Bread Cartel: Loblaw starts distributing $25 gift cards

Consumers who want a $25 Loblaw Gift Card can now fill out the registration form available on the company’s website. Last month, Loblaw promised to compensate customers after admitting to conspiring to inflate the price of bread between 2002 and 2015.

Full details on the program and a complete list of products priced through a commercial scheme are also available on carteloblaw.ca , which was updated Monday morning.

Anyone who bought any of these products at a Loblaws store, including Provigo, Maxi and Superstore, between 2002 and March 2015, can claim their card by May 8th. No proof of purchase is required.

List of products covered

• Ben’s
Bread • Good Morning
Bread • Country Harvest
Bread • Dempster’s
Bread • Italiano
Bread
• Gadoua Bread • McGavin’s
Bread • No Name
Bread • Old Mill
Bread
• POM Bread
• Weston Bread • Wonder Bread

Loblaws however reserves the right to limit the number of cards issued under the program, which will cost it up to $150 million, according to its estimates.

The gift card can only be used to buy food products.

A derisory offer

“A $ 25 gift card – when there have been years of collusion – for a family of four who goes to the grocery store every week and buys bread is very, very little,” says the professor. John Molson School of Business Marketing at Concordia University, Jordan LeBel.

It’s a safe bet that there are many consumers who will think about their loyalty to the banner.

Jordan LeBel, Professor, John Molson School of Business, Concordia University

According to him, these gift cards are only an attempt “to regain the trust and loyalty of consumers.”

A marketing operation

Sylvain Charlebois, professor of food policy at Dalhousie University, agrees. He believes Loblaw’s compensation is just a “public relations issue to attract more customers.”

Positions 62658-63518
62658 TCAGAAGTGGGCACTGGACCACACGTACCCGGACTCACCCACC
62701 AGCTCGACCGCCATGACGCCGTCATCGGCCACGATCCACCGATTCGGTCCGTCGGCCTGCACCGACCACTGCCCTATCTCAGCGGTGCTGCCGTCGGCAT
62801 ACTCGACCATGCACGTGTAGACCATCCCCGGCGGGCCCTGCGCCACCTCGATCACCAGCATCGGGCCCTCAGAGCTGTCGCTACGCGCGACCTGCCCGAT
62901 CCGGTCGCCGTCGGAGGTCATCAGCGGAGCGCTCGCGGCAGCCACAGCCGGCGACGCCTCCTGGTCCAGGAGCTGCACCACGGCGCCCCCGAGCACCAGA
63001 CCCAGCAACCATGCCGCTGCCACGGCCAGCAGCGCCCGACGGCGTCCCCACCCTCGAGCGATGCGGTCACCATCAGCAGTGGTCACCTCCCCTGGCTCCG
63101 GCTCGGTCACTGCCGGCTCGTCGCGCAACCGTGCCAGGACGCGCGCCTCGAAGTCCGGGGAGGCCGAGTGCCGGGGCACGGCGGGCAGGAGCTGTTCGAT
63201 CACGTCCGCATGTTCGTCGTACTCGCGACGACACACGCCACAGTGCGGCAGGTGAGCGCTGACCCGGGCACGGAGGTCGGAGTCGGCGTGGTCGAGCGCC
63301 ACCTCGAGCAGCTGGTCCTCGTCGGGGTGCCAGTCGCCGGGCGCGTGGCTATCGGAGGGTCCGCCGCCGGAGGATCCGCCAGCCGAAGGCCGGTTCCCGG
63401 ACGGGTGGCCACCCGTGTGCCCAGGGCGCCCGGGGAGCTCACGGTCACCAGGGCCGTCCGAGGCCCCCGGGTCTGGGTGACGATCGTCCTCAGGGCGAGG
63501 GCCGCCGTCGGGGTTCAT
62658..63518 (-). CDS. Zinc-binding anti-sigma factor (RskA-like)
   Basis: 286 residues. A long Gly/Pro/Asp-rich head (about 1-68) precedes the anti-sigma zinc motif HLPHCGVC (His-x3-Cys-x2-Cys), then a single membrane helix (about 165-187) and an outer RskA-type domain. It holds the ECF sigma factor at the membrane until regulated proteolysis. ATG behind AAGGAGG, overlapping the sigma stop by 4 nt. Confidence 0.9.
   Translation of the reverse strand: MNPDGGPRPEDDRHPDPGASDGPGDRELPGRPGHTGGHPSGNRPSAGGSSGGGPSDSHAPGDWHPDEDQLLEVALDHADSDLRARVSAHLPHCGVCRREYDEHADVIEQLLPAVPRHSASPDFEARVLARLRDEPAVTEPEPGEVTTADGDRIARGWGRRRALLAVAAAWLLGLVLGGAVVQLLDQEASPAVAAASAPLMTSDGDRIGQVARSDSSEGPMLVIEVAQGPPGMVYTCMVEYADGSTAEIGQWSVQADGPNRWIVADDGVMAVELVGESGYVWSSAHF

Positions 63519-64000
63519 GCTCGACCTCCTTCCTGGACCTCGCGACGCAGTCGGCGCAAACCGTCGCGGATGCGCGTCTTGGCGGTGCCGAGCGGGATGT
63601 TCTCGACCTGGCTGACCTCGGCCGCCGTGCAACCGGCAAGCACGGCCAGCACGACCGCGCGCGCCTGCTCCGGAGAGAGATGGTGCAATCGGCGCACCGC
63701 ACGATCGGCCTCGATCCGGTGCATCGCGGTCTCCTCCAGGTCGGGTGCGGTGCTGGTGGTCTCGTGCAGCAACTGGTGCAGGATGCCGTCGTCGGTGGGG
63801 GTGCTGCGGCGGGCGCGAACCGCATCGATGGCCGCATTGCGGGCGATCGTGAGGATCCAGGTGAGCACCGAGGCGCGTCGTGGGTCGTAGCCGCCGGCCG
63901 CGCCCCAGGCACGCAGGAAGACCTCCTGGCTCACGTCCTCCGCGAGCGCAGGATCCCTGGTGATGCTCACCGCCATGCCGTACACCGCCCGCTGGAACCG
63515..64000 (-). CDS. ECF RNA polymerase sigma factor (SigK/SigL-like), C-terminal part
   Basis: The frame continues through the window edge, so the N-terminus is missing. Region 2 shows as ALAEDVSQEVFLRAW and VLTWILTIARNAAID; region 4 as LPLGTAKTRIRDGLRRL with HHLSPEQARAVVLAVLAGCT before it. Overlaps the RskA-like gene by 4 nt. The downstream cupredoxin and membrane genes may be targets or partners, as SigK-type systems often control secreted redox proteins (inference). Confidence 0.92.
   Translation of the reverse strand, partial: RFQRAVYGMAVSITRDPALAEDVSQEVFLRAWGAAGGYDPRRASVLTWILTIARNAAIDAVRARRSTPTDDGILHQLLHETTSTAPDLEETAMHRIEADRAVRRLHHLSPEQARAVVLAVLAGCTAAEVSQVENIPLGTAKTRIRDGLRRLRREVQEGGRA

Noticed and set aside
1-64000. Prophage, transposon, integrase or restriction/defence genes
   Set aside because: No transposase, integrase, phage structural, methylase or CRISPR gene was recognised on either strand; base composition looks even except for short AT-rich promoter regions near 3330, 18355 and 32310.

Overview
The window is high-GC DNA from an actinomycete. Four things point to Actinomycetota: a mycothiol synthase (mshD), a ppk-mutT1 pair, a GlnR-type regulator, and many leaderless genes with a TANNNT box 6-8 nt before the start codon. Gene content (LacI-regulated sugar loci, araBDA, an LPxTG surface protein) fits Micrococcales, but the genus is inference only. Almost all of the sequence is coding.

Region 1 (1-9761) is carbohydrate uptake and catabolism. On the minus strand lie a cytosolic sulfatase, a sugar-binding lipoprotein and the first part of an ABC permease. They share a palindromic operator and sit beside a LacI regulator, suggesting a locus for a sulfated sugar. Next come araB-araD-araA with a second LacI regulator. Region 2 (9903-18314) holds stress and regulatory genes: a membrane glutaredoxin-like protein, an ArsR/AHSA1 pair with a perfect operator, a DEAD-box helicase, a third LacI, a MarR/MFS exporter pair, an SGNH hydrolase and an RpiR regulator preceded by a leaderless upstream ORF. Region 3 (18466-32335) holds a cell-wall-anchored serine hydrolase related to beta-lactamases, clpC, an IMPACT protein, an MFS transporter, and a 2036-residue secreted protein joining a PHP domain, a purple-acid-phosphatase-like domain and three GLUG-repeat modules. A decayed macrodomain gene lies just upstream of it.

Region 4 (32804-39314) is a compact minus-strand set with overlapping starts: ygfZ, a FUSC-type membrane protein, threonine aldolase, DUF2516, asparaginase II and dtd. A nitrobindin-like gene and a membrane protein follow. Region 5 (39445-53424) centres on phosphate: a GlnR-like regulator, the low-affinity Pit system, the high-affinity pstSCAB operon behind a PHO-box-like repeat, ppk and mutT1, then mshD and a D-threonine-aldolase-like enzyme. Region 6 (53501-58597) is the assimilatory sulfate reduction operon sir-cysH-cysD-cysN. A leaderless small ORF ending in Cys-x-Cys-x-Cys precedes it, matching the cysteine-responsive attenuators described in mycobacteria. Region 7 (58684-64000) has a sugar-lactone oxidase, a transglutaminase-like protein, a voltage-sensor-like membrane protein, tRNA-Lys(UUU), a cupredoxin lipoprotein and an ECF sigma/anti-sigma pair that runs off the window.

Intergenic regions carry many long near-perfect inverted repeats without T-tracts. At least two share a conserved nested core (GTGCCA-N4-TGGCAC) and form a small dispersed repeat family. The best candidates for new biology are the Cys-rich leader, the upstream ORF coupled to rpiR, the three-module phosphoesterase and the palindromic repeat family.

“They’ll give you $ 25, but the condition is that you have to come back to Loblaw” by spending in his stores, denounces for his part the class action lawyer Joey Zukran.

“It’s going to be profitable for Loblaw because people who are going in with $ 25 are going to spend a lot more,” he adds.

With this program, they will encourage people to buy. And they will make money instead of losing money.

Joey Zukran, Lawyer, LPC Lawyer Inc.

$25 deducted from any compensation

Joey Zukran, from LPC Avocat Inc., filed a $ 1 billion class action suit against the company in November. Other class actions have also been launched elsewhere in the country. None have yet been authorized by the courts.

In this regard, Loblaw makes it clear on its website that participation in the gift card program “will not affect the right of customers to participate in a class action or receive any additional compensation that the court may award” .

On the other hand, the fine print at the bottom of the registration form indicates that if you register, $ 25 will be deducted from “any compensation you may be entitled to receive under a Loblaw judgment in a class action” .

What worries lawyer Zukran, because “the problem with all this is that we do not deduct $ 25 in cash, we deduct $25 coupon. Probably $6 or $7 for Loblaw. ”

Protection of private life

Another issue that worries consumers is the protection of their privacy. By filling out the form to obtain the $ 5 card, customers must give several personal details such as their name, address and date of birth.

While such data is a gold mine for retailers, Loblaw states in the agreement that it will not use it for marketing purposes “unless we have already obtained your consent”.

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About the Author: Amy England

Amy Is a researcher and law student at York University (TORONTO). She has worked as the Director of the Graduate Lawyering Program. She worked for American law firms in Moscow, Russia for three years. Hegraduated from Columbia Law School, Columbia School of International and Public Affairs and Harvard College. She research interest is in human rights and health law, with a particular focus on the law and policy of vaccination.

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